Even with that knowledge, I drove to different venues in the name of networking. In reality, I couldn’t resist mixing in the dazzling, infectious atmosphere, controlled by impeccably “dressed for success” smooth talkers, thereby opening myself to temptation.

But temptation wasn’t my concern, although it should have been. I believed with the help of greed, and because I knew how pyramids worked, I could beat the scheme and pull out profits before the inevitable collapse—when withdrawers outnumbered the payers. My only barrier: I didn’t have money to buy the products or services peddled.

Finally, my greed let an acquaintance suck me in on a scheme that touted—“untapped business”—selling water purifiers. The business sounded wholesome and healthy; after all, I used a water purifier. Borrow from your credit card, sell purifiers, pay back the borrowed money, and enjoy the profits, he advised.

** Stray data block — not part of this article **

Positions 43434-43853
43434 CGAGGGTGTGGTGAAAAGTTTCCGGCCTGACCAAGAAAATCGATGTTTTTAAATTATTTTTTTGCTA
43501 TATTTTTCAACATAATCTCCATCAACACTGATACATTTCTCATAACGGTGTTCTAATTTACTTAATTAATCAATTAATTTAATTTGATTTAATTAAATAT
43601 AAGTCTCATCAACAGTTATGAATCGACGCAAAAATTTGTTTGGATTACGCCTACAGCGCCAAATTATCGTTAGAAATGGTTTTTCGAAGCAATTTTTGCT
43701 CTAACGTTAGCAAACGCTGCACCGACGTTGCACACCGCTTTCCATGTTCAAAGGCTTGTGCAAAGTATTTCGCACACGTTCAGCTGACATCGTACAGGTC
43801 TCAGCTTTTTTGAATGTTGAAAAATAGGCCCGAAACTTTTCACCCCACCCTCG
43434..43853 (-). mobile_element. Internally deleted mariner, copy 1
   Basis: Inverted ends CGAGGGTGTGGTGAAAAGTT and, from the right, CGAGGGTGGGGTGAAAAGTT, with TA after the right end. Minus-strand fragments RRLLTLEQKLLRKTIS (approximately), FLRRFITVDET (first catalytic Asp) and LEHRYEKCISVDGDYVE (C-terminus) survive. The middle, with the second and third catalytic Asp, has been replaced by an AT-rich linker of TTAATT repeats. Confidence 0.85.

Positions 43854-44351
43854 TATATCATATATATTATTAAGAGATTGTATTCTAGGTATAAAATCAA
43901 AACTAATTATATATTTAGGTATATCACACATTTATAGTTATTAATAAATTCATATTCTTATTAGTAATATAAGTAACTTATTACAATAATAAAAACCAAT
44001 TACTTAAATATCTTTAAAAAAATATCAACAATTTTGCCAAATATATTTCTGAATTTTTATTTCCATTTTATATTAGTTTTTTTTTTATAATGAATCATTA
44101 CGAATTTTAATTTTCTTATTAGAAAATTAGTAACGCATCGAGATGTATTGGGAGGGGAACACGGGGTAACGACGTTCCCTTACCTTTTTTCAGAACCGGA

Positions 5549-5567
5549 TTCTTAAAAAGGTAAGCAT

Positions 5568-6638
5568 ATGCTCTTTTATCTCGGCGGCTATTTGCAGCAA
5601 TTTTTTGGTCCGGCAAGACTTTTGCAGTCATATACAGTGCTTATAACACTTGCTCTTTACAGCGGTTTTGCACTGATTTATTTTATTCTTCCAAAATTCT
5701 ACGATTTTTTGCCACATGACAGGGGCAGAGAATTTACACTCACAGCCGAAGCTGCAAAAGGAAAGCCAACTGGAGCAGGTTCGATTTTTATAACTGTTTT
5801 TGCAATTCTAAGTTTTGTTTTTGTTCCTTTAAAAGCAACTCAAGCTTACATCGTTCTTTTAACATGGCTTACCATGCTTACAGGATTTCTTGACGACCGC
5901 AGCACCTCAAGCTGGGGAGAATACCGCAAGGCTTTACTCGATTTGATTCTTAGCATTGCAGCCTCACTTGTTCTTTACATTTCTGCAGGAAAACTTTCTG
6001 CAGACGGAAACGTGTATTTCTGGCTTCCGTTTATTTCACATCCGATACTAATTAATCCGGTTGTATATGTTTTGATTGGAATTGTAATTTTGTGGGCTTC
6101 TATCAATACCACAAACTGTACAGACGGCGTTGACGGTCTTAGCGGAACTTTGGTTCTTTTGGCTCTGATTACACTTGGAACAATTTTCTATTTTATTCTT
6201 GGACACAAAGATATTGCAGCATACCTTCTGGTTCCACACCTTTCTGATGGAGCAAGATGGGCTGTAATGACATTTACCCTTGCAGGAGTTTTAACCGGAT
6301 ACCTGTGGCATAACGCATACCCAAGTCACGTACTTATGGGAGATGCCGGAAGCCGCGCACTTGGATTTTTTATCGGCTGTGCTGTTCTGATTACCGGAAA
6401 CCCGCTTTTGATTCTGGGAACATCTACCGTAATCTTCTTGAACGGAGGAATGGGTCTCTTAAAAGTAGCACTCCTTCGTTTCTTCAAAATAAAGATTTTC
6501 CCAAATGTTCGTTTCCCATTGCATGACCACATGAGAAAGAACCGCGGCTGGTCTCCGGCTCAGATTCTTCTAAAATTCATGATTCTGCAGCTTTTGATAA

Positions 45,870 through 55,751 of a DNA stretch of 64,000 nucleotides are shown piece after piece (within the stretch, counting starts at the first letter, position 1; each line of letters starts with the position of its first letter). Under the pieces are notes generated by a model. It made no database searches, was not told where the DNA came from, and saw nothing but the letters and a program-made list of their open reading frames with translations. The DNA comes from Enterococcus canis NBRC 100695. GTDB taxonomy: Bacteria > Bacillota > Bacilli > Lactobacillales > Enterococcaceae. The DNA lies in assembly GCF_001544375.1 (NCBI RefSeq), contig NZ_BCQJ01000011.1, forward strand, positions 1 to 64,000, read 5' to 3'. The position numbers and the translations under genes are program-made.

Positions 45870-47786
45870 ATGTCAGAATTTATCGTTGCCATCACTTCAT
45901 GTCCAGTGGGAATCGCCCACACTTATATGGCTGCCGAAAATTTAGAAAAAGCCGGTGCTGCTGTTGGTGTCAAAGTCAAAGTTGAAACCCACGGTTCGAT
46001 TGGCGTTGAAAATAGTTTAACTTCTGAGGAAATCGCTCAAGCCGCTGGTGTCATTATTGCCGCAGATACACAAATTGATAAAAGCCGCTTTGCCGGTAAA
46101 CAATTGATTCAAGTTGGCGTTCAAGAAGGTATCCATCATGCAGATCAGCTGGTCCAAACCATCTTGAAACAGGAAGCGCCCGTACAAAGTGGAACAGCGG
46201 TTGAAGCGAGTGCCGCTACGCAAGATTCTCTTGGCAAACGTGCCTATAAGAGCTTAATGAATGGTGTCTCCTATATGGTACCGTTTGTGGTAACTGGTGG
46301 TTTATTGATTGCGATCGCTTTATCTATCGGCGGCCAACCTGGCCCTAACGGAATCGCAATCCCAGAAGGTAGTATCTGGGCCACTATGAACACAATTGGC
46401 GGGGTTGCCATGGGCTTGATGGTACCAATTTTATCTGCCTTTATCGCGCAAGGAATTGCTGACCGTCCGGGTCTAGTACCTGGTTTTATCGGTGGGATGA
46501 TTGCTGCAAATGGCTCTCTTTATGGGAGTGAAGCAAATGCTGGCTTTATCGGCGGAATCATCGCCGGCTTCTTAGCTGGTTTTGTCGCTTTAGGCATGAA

I hawked the purifiers in between my real estate prospecting. By the time I surrendered, I had bumped my credit card debts $5,000 higher and was stuck with water purifiers no one wanted.


Toward the end of 1992, after a year of financial scraping, I made the one decision that my friends dissuaded me from a year earlier. I spruced my house for rent without consulting the two friends or anyone else. Cash advances from one of my credit cards that still had a chargeable balance helped me pay my mortgage, replace the aged, dull brown carpet in the living areas, and install vinyl laminate floor in the kitchen.